“Who are they to define us?” he asks.
Kagame’s frustration is easy to understand. For one thing, Rwanda in 1994 was so devastated, fragile and bitterly divided that an immediate turn to multi-party democracy could have tipped it back into chaos.
For another, despite the criticisms, Kagame’s accomplishments remain real, and they are vast. A man who grew up in Tutsi refugee camps across the border in Uganda has shown uncommon forbearance to many of his former persecutors; tens of thousands of Hutu genocidaires have been pardoned as part of the country’s reconciliation process. The president is obsessively hardworking and generally thought to be uncorrupt. And he has created a fiercely efficient and effective government, all in the face of mind-boggling odds.
To add further insult, many of the foreign capitals that criticize Kagame today were either complicit or indifferent during the bloodletting 20 years ago. “Some members of the international community were involved with [the genocide] and the failure to stop it,” he told me. “And they have failed to help manage the aftermath.”
That criticism may be true, though Rwanda has been given billions in foreign aid dollars over the years. But in a key sense, it misses the point. If this consummate technocrat is ever to fully realize his goals for Rwanda, he may find himself forced to liberalize its politics, not because anyone tells him he has to but because economic logic demands it.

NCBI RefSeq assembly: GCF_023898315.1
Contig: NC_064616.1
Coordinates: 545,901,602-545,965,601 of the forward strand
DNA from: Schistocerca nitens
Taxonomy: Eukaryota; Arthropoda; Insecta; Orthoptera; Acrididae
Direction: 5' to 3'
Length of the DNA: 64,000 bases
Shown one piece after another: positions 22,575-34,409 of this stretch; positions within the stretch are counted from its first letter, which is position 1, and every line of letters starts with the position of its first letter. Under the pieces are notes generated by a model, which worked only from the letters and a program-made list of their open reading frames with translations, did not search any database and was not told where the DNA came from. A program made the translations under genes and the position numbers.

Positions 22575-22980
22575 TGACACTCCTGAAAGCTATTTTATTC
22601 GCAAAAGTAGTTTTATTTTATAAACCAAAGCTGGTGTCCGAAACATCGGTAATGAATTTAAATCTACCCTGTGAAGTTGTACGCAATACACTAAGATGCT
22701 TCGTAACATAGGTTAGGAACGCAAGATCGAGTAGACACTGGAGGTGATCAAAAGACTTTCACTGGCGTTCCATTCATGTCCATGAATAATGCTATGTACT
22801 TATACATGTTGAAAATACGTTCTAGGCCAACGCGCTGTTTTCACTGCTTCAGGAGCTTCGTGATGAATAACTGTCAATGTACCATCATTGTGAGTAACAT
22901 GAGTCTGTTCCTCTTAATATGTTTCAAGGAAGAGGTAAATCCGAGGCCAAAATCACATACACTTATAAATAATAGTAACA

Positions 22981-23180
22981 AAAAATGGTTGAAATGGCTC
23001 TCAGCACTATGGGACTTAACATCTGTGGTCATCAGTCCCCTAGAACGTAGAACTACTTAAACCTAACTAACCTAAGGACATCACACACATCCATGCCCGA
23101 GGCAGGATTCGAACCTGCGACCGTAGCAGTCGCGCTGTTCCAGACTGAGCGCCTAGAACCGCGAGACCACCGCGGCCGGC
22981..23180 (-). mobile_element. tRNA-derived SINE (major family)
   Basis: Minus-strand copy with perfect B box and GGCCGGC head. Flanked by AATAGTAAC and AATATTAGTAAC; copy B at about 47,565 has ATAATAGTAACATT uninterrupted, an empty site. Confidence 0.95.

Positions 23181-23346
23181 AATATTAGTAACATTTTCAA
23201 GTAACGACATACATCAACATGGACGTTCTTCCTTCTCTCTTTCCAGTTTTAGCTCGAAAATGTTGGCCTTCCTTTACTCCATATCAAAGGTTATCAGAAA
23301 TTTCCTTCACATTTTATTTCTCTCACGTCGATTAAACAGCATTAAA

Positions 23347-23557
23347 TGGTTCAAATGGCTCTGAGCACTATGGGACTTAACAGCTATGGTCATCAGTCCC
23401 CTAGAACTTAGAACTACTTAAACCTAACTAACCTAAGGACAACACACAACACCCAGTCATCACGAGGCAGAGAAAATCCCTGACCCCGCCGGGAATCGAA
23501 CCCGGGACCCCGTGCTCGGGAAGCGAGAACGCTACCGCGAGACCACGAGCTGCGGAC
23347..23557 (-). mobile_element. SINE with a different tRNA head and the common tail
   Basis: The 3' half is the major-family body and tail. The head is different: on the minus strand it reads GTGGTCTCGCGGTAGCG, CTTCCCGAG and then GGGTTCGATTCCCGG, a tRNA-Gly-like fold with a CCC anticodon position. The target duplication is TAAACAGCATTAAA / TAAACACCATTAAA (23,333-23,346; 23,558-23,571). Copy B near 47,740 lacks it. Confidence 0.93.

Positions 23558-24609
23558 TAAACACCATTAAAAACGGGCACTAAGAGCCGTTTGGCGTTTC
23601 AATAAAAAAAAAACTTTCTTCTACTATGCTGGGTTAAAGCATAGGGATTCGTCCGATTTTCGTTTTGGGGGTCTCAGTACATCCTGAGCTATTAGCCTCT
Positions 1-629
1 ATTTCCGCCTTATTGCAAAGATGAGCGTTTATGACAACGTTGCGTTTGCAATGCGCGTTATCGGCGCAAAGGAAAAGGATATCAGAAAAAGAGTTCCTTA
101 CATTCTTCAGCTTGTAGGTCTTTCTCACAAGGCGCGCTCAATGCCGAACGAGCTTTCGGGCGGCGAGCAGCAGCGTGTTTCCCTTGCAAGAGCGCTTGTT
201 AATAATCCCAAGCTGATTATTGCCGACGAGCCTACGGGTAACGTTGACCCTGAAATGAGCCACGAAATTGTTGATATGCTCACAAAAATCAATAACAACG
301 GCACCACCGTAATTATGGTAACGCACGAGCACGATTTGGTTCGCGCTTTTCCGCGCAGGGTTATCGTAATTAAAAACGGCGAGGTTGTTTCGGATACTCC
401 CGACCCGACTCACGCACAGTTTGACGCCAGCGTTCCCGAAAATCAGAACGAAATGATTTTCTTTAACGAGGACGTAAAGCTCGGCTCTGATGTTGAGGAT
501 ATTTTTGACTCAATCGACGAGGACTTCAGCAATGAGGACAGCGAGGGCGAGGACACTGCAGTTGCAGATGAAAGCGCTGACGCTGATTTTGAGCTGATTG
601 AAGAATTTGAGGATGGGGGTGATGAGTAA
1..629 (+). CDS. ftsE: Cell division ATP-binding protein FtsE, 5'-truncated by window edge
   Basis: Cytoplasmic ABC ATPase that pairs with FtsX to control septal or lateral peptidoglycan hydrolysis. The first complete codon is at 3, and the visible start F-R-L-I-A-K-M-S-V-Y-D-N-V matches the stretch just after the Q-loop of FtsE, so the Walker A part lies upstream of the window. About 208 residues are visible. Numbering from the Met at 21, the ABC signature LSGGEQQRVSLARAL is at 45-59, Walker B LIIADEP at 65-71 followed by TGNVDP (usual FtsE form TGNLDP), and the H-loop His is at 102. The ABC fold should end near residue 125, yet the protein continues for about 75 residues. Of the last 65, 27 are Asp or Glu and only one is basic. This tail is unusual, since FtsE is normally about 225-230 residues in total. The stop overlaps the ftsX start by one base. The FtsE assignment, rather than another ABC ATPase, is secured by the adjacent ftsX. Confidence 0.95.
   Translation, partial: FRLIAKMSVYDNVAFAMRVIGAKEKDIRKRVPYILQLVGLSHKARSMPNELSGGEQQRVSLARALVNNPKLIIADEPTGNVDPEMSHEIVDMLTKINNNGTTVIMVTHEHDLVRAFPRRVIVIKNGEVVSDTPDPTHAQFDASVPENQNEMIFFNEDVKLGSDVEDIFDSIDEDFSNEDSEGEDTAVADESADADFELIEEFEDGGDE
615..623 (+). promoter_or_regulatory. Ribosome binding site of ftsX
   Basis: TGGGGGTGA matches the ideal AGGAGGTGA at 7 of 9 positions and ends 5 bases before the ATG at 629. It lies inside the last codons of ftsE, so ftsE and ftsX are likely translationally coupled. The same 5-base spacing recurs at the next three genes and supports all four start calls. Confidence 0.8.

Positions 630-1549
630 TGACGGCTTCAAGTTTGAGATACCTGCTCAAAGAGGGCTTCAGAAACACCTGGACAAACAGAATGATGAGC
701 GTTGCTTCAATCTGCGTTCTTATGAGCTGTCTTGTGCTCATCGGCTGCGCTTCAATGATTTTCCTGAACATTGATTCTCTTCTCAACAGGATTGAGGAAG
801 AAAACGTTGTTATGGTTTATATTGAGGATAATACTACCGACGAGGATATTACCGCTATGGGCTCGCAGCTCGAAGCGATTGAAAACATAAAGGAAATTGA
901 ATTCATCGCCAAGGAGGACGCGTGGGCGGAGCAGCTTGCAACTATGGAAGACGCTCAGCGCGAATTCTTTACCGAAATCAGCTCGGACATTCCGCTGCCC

After all, Kagame has promised that Rwanda will be a middle-income country by 2020, a hugely ambitious goal for a nation whose per-capita GDP was just $644 in 2012. Kagame likes to list Singapore, the world’s poster child for authoritarian capitalism, as his model. But another nation Kagame occasionally cites — South Korea — may prove more relevant to Rwanda’s future.
Like Rwanda, South Korea started at the bottom. In the mid-1950s, it too was war-torn and poorer than much of sub-Saharan Africa (it was even poorer than communist North Korea). And like Rwanda, it is geographically isolated and has few natural resources. But over the last half a century, South Korea’s economy has grown faster for longer than almost any other nation in history. And while its initial boom did begin under a dictatorship, the country only managed to reach and sustain its current, high level of development thanks to the advent of real democracy in 1987. Without its open, freewheeling political system, South Korea would never have been able to climb the upper rungs of the ladder and achieve its enviable wealth.
That’s because command or commodity-based economies featuring highly personalized leadership can get only so far before they hit their limits. After all, even the wisest of wise men has his blind spots and needs a fully free media to point them out. To really bloom in today’s global markets, moreover, states — especially resource-poor ones — must build a knowledge economy. That requires relentless innovation, which in turn requires creativity, unrestricted access to information and the ability to speak one’s mind. All of those things are very hard to accomplish in a top-down political system that limits open debate.
Kagame is smart enough to know this; indeed, he suggested as much in our conversation. The most interesting question now, and the key to whether Rwanda ever reaches its great potential, is whether he also has the character and wisdom to act on that knowledge and to allow his nation the liberty that development demands.
Jonathan Tepperman is managing editor of Foreign Affairs.